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  • Quiavispetit
    I am reposting Rob s email about the shrike. I think it more or less hits the nail on the head. Main tips for seeing the bird: Try scanning the marshy area and
    Message 1 of 3 , Dec 5, 2010
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      I am reposting Rob's email about the shrike. I think it more or less hits the nail on the head. Main tips for seeing the bird: Try scanning the marshy area and stunted alders from the dunes and working your way up and down the area that way. Stay out of the bird's and other birders way by not bushwhacking and thrashing the habitat. Hanging out in the vegetation where the bird has been seen will likely only result in making the bird skulk. Finding this bird takes a lot of patience, luck, and time. People should not assume that the bird has left simply because there are a few days of negative reports.

      Good luck,
      Daryl Coldren

      Hi all,
      Daryl Coldren and Leslie Tucci refound the Brown Shrike this morning around
      1100. The bird was refound by them at the north end of the northernmost pond
      so it's still obviously ranging over the large area of habitat.

      Couple tips on finding the bird:

      1) Almost every time it's been found it has been on a sunny or partly cloudy
      day. Despite intensive searching most of the time it has been present it has
      ONLY been found on day's like this.

      2) It obviously is not around when large groups of birders are all over the
      place looking for it. I would recommend birders wanting to chase the bird to
      meet up on nice days around 0830 at the Vista Overlook parking lot and walk
      down together and stay together. It does nobody any good to have people
      walking all over the place. If it's raining or threatening to rain stay

      3) Once you get to the north end of the first pond start scanning all the
      habitat intensely while walking along VERY slowly, heading south. It seems
      best to walk on the west side of the ponds. Both today and on 11/28 this is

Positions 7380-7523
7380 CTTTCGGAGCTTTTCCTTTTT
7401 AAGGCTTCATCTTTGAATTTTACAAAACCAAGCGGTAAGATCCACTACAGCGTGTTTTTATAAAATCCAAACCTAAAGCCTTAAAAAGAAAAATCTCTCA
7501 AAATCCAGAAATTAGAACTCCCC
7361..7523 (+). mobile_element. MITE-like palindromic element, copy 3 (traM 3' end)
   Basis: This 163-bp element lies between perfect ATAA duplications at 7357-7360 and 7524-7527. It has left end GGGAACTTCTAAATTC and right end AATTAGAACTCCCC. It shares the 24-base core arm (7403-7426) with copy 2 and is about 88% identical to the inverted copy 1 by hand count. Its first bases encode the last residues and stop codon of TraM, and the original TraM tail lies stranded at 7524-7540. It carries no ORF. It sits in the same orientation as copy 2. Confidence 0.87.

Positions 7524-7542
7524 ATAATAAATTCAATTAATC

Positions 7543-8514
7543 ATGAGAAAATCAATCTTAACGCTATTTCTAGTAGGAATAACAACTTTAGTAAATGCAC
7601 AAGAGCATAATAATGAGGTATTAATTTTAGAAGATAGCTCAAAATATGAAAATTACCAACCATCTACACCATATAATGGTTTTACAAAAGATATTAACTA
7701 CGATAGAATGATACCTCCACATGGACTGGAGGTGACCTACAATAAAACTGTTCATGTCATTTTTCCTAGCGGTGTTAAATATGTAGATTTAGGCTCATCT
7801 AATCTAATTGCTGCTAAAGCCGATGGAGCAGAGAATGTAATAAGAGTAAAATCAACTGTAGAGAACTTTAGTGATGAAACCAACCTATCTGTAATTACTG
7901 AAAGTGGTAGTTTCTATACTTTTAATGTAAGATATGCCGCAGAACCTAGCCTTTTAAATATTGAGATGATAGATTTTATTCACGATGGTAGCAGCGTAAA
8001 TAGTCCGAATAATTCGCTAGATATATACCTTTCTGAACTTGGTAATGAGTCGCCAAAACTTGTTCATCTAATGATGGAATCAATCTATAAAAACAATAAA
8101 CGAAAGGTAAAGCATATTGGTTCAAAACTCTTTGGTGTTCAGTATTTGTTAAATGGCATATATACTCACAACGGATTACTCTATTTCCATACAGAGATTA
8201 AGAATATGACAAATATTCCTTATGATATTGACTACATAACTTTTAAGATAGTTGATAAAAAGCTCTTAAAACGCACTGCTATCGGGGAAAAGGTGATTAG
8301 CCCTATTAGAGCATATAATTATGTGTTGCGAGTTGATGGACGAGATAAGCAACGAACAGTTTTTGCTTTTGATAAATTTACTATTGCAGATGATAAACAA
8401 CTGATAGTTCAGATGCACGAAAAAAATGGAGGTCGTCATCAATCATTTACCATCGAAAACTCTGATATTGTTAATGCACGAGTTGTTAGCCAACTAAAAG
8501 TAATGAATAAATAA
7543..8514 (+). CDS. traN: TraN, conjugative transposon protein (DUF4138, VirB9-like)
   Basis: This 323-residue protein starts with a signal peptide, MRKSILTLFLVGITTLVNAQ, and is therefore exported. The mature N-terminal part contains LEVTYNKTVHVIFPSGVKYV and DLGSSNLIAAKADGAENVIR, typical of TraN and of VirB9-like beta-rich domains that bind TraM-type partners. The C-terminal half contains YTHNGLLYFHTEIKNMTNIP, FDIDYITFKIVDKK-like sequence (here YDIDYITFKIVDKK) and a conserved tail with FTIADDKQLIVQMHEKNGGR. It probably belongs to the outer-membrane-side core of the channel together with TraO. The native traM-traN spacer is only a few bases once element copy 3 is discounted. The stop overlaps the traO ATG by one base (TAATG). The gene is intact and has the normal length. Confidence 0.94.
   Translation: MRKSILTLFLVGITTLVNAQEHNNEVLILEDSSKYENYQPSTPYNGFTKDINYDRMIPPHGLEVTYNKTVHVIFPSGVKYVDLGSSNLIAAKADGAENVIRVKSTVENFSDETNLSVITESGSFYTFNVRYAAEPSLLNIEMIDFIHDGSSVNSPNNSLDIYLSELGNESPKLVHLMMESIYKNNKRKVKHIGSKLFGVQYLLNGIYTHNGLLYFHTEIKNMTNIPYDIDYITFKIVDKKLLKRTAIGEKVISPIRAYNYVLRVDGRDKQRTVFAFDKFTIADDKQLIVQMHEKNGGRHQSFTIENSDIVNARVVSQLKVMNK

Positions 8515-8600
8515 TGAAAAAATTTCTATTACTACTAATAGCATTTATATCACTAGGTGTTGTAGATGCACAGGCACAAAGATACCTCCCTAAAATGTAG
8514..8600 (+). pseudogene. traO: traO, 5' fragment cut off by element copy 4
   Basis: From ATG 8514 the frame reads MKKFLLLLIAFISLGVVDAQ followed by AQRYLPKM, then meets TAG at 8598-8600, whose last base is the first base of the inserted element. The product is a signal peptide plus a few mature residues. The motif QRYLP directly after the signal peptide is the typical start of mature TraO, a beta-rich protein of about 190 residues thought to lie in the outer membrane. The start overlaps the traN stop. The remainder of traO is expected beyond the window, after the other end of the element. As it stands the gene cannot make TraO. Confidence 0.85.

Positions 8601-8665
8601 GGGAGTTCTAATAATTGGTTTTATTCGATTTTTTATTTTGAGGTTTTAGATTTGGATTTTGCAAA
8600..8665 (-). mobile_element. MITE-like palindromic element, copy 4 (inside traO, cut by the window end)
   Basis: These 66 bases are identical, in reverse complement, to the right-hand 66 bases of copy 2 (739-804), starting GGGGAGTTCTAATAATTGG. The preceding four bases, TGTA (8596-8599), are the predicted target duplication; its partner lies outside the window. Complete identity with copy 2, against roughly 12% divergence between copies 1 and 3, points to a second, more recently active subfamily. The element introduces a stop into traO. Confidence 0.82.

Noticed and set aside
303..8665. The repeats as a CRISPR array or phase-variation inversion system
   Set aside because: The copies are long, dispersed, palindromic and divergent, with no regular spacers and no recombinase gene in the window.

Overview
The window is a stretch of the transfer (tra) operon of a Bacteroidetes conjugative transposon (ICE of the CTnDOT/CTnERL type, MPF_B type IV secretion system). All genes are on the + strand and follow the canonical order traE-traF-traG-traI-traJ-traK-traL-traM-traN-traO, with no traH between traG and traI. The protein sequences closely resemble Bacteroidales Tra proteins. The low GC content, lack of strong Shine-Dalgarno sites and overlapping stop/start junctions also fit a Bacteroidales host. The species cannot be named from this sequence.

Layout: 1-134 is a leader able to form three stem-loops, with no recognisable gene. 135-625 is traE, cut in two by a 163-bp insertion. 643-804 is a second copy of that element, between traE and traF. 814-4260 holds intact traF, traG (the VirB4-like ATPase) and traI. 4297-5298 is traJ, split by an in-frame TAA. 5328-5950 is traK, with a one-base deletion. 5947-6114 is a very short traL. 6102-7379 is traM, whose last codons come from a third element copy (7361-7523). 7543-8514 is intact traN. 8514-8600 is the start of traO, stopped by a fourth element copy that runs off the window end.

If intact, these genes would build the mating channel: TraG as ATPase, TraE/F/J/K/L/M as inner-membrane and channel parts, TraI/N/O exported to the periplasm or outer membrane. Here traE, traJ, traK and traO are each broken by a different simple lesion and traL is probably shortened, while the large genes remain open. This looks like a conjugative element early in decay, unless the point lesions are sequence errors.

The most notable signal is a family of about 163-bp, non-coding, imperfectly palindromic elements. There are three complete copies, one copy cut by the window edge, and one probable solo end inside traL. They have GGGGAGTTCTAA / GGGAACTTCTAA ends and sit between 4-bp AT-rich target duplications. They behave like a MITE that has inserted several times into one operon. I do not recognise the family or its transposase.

how the bird was refound.

      4) Today and on 11/28 the bird was observed from some distance. It doesn't
      seem to respond well to people wanting to get closer to it to get better
      looks or photos. The bird has already been photographically documented well
      so look first and if you're lucky enough to get photos then great but don't
      rush the bird so that you can get your dream shot or full scope/binocular
      view. Be happy enough that you are seeing it. Today while Leslie and Daryl
      were viewing the bird they stayed their distance and were able to refind the
      bird on at least 4, and maybe more, occasions. They said that there was
      somebody out there walking a dog and when that person showed up the shrike
      disappeared....not sure if they refound it after that or not. This is
      similar to our experience on 11/28.

      So, hopefully these tips will help others that haven't seen it yet get on
      this bird.

      One last thing: I have heard that there have been some instances of people
      bushwacking through the habitat in an effort to flush the bird out of cover.
      This supposedly happened on the last day that it was seen (11/29) with
      birders rushing to the location and encircling the willow or alder that it
      was found in. Then somebody decided to rush into the patch and try to scare
      the bird out. THIS DIDN'T WORK so don't act dumb and do the same thing. This
      is what gives birders bad names.

      Happy shrike hunting,

      Rob Fowler
      McKinleyville, CA

      [Non-text portions of this message have been removed]
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